1. 1.
    traveling from place to place, especially working or based in various places for relatively short periods.
    "the peripatetic nature of military life"
    synonyms:nomadic, itinerant, traveling, wandering, roving, roaming, migrant,migratory, unsettled
    "I could never get used to her peripatetic lifestyle"
  2. 2.
  1. 1.
    a person who travels from place to place.
  2. 2.
    an Aristotelian philosopher.

Saturday, February 21, 2009

From Mistletoe to Spanish Moss--Epiphytic Love

From mistletoe to Spanish moss,
epiphytes, you know, are philagathos--loving that which is good.

They don't take more than they need in the way of basic nourishment to become established on a host tree such as an oak or maple. Providing additional photosynthetically derived energy for their hosts, they make cozy nesting material for birds, appear to assist avian digestive processes, and are collected as elegant decorating supplies by aesthetic-minded members of the animal kingdom.

In the plant kingdom, epiphytes are neither here nor there, living at the mercy of their hosts. I do believe epiphytes, especially the various types of mistletoe, have been much maligned and don't deserve the bad reputation they may have acquired because of hearsay or old-wives' tales. And who wouldn't love the idea of pineapples growing on trees?

My study of literature sometimes ranges from the sublime (Wordsworth's "Resolution and Independence") to the ridiculous (Lewis Carroll's "The White Knight's Song"). But what is ridiculous about the need to survive in difficult economic times? Carroll somehow understood better than Wordsworth the absolute necessity for laughter in times of great distress. Wordsworth was perhaps laboring under the delusion of his time that "moving forward" and being "optimistic" were keywords for success in any endeavor. And anyway, laughter makes more of an impression than wringing of hands or gnashing of teeth in times like this one. Somehow it eventually draws your attention to the dire needs of others who are less fortunate. You know--the ones you see along the various highways and byways these days, toting small bundles, bearing the weight of the world's diminishing dividends ultimately decreed by greedy "expert" financiers.

The White Knight's Song
I'll tell thee everything I can;
There's little to relate.
I saw an aged, aged man,
A-sitting on a gate.
"Who are you, aged man?" I said.
"And how is it you live?"
And his answer trickled through my head
Like water through a sieve.
He said, "I look for butterflies
That sleep among the wheat;
I make them into mutton-pies,
And sell them in the street.
I sell them unto men," he said,
"Who sail on stormy seas;
And that's the way I get my bread--
A trifle, if you please."

But I was thinking of a plan
To dye one's whiskers green,
And always use so large a fan
That they could not be seen.
So, having no reply to give
To what the old man said,
I cried, "Come, tell me how you live!"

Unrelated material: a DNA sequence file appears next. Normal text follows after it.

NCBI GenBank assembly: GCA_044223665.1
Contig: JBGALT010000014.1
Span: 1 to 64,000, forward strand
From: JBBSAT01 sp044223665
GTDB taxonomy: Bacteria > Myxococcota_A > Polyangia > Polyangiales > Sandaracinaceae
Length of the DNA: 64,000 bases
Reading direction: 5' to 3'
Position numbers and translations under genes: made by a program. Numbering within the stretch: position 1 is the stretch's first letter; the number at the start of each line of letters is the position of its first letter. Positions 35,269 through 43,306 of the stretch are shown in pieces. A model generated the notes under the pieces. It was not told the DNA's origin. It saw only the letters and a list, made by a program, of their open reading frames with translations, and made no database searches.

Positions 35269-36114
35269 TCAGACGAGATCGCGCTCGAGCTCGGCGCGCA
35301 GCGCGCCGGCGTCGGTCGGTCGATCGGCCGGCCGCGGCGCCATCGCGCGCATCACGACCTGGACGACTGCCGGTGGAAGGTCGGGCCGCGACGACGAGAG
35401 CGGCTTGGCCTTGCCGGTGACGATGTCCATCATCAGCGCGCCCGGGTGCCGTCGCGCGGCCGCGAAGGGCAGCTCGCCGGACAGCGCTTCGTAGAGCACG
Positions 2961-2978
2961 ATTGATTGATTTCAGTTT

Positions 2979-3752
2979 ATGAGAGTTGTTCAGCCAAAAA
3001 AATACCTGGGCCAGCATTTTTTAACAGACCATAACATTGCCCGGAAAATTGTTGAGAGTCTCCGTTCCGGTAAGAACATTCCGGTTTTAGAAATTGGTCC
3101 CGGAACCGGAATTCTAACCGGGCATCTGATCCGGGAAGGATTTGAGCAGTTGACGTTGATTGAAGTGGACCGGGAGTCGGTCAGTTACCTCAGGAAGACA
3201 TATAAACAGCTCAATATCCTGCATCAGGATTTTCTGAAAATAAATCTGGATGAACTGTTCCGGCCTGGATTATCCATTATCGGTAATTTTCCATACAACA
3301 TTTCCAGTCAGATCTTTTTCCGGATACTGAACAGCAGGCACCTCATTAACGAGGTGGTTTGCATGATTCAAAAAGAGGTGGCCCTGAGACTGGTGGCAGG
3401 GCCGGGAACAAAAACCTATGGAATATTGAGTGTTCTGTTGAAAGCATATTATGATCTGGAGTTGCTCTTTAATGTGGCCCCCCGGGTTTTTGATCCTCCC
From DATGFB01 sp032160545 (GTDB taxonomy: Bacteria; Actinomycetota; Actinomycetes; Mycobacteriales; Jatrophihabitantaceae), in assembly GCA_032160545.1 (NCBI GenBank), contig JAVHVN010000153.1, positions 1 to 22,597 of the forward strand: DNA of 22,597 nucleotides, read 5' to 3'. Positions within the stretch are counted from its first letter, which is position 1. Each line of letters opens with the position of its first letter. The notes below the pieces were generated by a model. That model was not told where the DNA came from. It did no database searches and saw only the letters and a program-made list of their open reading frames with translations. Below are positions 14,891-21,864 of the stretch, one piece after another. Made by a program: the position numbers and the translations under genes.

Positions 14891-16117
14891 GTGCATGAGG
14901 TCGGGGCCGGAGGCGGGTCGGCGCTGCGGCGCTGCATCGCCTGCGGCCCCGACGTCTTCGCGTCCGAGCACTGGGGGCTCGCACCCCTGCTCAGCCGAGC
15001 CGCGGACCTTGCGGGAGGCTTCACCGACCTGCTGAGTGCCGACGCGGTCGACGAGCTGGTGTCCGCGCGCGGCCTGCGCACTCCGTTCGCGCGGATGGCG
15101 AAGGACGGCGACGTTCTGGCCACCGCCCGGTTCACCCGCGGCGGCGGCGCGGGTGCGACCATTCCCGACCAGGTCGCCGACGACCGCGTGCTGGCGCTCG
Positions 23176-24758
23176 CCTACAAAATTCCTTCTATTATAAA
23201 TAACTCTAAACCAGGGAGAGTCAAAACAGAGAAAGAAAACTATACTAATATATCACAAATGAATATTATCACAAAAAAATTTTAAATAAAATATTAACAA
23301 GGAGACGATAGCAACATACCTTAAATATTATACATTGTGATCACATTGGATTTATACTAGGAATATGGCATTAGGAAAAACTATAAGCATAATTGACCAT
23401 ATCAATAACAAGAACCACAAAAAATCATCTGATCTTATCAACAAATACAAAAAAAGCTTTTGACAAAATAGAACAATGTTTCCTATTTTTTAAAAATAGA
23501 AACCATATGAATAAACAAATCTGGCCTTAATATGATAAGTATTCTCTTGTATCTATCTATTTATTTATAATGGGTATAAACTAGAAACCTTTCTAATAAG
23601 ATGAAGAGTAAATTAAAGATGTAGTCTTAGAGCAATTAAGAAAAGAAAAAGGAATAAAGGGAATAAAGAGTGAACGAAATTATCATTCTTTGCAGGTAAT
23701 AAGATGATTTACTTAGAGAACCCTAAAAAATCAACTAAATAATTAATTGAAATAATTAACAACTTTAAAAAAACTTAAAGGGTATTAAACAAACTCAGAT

And thumped him on the head....


  1. I always had some difficulty at
    laughing unless something original
    was said, as in original jokes.

    I do not tend to laugh when people fall, as many seem so prone to do.

    I decided that some people laugh
    because it is expected.

    But in essence I would prefer to smile/laugh without questioning
    if the matter worthy of hilariousness.

    Final word. I totally disagree with that you are nobody until some loves you. That is an ego
    trip. I believe it is the opposite.

  2. Yes, sometimes we just have to laugh and realize all things are relative. Wringing one's hands and gnashing teeth doesn't usually solve anything. I do hope you are well.

  3. That was wonderful! I loved the poem!
    We have mistletoe that grows in the native trees here- I think it looks very neat, woven bunches of it hanging in their branches.

  4. A.C., you're new here. Welcome! I think that Carroll's parody of Wordsworth holds up a mirror (looking-glass?) to anyone intent on political or social reform/engineering. The ridiculous one in the poem is the first-person narrator--the self-absorbed "I" with a mind like a sieve and a plan to make everything (really nothing) all better, especially if it leads to fame and fortune. If we can't laugh at ourselves, then we are in big trouble indeed. I'm not sure I understand what you mean by the "opposite." Do you mean you are somebody until nobody loves you? I was actually referring to the spider and didn't intend to personify it. My fear of spiders made me do it. I figured if I made the spider famous on the Web, it wouldn't seem so scary anymore. ;)

  5. Tina, we are doing just fine. I'm not weeping or gnashing teeth (yet, anyway). Just trying to keep some balance. Thanks for being concerned.

    Thank you, Dee. I'm glad you liked my choice of verse. I love examining literature's ambiguity and trying to describe what I find to other people.

  6. Hi W2W, brilliant analogy by Carroll and by you of the vagabonds we see along the road and the epiphytes on the trees. We mustn't forget that many orchids are epiphytes too, and their worth is apparent to most. Food for thought here, thanks. Reminds me of Aqualung by Jethro Tull. :-)

  7. I always learn something new when I come here, W2W! An epiphyte is a new word to me, but a good one to know; we already have too many parasites in this world:) And the Lewis Carroll poem is new to me, too--I didn't expect that ending!

    I agree with the old cliche that "laughter is the best medicine." Even medical researchers have found the positive benefits in seriously ill patients. We might as well laugh
    because crying isn't going to change things in the world right now!

  8. Lewis Carroll snuck some interesting social commentary into this nonsense poems. As I recall he also wrote books on mathematics and logic. A very unusual gentleman full of seeming contradictions.

  9. A poem so appropriate about 'the need to survive in these difficult times'. Loved the title of your post and the photos too.